In one instance, the book claims Ford's Theatre was burned down in 1863 when it was actually destroyed in the end of 1862. The book contains multiple references to Lincoln in the Oval Office, which wasn't built until decades after his death. It also includes the line "He furls his brow"; furl is a nautical term, the correct word is furrows.....


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#20 dena

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Posted November 13 2011 - 3:54 PM

What were your thoughts on the book, or are you also here to blindly defend all right-wingers?


I did not read the book.

Bill O'Reilly is not the guy I go to for my history, current events, maybe, but not history.
There are much better books on the 16th President. check out 'Mary Lincoln's Dressmake'r for a different look at the Lincoln White House.
Like I said above, you don't have to support the guy.
Thanks for the book review though.


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There are no stupid questions, but there are a lot of curious idiots out there.

#21 The Mad Deckhand

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Posted November 13 2011 - 3:59 PM

I did read what you Posted. Do 'You' have anything more then Mr. SBrizek's opinion? Anything?


DID YOU READ THE BOOK.


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#22 nipsip

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Posted November 13 2011 - 5:28 PM

Apparently the book is so filled with errors, inaccuracies and lack of documentation that historians are pointing their fingers and laughing.

How about those Lincoln meetings in the Oval Office, which wasn’t built until 1909!

Proof positive that O'Reilly can sell anything to his listeners.


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#23 Wraith

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Posted November 13 2011 - 6:07 PM

DID YOU READ THE BOOK.


Nope, but then I'm not the one making 'Claims' about it, am I..............:laugh: So, again, did 'you' read it...........;)


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#24 The Mad Deckhand

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Posted November 13 2011 - 6:24 PM

Nope, but then I'm not the one making 'Claims' about it, am I..............:laugh: So, again, did 'you' read it...........;)



I understand now why you didn't read the book....


Did you read it? Did you even look at the critical reviews? I read it. It's a good read, it's just factually inaccurate.



Arguing with you is really boring....I have to explain simple things over and over.....


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#25 BrianBM

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Posted November 13 2011 - 7:12 PM




A new low for SOL's PG forum. Hell, we're scraping the bottom of the internet for book reviews to try to take a dig at O'Reily?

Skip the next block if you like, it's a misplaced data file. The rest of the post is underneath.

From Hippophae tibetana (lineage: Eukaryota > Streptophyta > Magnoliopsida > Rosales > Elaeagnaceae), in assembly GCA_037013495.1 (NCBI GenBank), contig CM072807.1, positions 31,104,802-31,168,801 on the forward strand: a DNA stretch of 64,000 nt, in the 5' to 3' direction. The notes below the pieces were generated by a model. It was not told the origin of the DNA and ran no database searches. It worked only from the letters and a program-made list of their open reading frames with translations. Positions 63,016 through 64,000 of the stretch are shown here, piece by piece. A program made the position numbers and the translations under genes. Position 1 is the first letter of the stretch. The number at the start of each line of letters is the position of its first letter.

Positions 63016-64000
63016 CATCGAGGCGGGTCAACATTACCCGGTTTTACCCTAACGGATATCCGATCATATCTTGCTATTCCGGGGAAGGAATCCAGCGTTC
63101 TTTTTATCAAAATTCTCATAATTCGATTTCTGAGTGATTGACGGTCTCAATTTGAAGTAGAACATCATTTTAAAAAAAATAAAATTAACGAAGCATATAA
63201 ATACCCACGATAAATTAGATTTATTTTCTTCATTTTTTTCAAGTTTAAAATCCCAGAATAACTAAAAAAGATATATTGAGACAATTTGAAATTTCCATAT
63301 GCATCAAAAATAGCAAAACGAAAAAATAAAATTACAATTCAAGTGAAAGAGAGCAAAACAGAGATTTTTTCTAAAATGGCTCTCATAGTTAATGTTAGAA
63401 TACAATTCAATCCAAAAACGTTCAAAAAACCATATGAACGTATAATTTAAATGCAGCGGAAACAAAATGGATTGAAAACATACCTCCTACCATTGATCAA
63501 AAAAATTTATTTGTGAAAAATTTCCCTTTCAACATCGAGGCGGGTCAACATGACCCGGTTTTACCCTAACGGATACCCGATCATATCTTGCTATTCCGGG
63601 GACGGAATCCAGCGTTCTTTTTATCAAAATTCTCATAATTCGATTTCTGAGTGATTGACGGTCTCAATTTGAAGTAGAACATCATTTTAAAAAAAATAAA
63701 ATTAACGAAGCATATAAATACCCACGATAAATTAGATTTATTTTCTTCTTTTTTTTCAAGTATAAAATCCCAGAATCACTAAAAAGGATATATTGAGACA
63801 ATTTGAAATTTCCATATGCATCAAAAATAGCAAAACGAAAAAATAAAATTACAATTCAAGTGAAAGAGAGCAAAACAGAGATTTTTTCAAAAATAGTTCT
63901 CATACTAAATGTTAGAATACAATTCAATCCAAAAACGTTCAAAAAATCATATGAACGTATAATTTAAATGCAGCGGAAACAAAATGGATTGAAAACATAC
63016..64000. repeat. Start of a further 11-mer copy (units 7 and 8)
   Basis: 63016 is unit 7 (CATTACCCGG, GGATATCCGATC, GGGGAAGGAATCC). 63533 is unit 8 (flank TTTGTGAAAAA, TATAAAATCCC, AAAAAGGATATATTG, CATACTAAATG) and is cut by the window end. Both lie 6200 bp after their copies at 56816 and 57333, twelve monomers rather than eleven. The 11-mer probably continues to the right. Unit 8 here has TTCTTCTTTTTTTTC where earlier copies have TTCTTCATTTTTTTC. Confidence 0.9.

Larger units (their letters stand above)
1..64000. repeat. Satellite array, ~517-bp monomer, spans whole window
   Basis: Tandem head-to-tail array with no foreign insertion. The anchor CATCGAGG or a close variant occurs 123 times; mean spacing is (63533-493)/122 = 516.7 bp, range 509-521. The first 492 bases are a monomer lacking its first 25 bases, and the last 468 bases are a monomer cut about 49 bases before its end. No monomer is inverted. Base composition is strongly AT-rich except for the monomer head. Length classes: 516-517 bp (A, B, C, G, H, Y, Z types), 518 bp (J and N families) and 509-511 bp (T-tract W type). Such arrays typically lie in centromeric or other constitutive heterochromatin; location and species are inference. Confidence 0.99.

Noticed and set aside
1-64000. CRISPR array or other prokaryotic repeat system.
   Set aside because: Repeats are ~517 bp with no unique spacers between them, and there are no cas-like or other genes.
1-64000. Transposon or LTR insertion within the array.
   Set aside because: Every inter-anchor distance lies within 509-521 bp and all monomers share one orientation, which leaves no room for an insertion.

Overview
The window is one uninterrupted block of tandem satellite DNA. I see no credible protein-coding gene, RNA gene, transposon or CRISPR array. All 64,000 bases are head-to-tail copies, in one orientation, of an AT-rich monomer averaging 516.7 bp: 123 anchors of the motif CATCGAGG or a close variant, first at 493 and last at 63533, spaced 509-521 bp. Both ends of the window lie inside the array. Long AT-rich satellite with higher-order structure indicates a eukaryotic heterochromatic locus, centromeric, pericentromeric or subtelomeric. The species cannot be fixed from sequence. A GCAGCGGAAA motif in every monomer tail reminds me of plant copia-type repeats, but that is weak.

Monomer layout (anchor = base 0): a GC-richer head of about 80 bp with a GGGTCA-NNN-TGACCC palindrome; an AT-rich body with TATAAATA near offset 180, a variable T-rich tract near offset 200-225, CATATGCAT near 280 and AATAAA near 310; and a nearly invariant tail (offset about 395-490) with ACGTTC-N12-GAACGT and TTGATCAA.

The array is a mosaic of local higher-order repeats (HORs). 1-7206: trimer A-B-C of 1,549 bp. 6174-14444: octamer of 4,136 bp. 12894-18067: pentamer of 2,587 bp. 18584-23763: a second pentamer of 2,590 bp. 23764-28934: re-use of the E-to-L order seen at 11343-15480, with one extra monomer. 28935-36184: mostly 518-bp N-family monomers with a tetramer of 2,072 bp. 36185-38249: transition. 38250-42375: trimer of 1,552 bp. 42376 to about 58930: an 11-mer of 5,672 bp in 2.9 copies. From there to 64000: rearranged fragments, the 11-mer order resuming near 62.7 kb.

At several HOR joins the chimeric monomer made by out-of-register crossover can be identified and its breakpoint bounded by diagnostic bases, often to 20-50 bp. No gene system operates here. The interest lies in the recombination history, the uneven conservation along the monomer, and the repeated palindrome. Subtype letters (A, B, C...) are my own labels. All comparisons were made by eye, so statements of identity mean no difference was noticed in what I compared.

How about we discuss the Bill Ayres (anti-American terrorist) written series of books attributed to Barack Hussein Obama. It's clear they weren't written by Barry Hussein himself. Friggin fraud. 

 

 


Now, there's a claim for which I'd like to see some evidence.


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#26 The Mad Deckhand

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Posted November 13 2011 - 7:30 PM

Now, there's a claim for which I'd like to see some evidence.




A new low for SOL's PG forum. Hell, we're scraping the bottom of the internet for book reviews to try to take a dig at O'Reily? 

How about we discuss the Bill Ayres (anti-American terrorist) written series of books attributed to Barack Hussein Obama. It's clear they weren't written by Barry Hussein himself. Friggin fraud. 


Yes, Jeff....who ever said that Bill Ayers has ever written for Obama? It's ******** and you know it. Quit posting crap on my thread.

"Trying" to take a dig? O'Rilley blow this like a $2.00 ho.


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#27 midwestexile

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Posted November 13 2011 - 8:38 PM

The claim is out there over the internet, but evidence for it not so much. The public discussion on this argument apparently started with Donald Trump, who rolled it out with his argument that O'bama was not born in Hawai'i. [Video on the internet]

The best I could come up with as evidence was the article below from Accuracy in Media. Ayers routinely answers questions about this with "Yes I did, and if you can help me prove it we can split the royalties." That's about it. A non-denial denial, which must mean it is really true, which is why he denies it by saying he did it. Oh, right. And from another key critic, both books have nautical metaphors. The claim runs something like Obama would not know what ballast was and so would not have used it in a sentence but Ayers has used the term ballast too.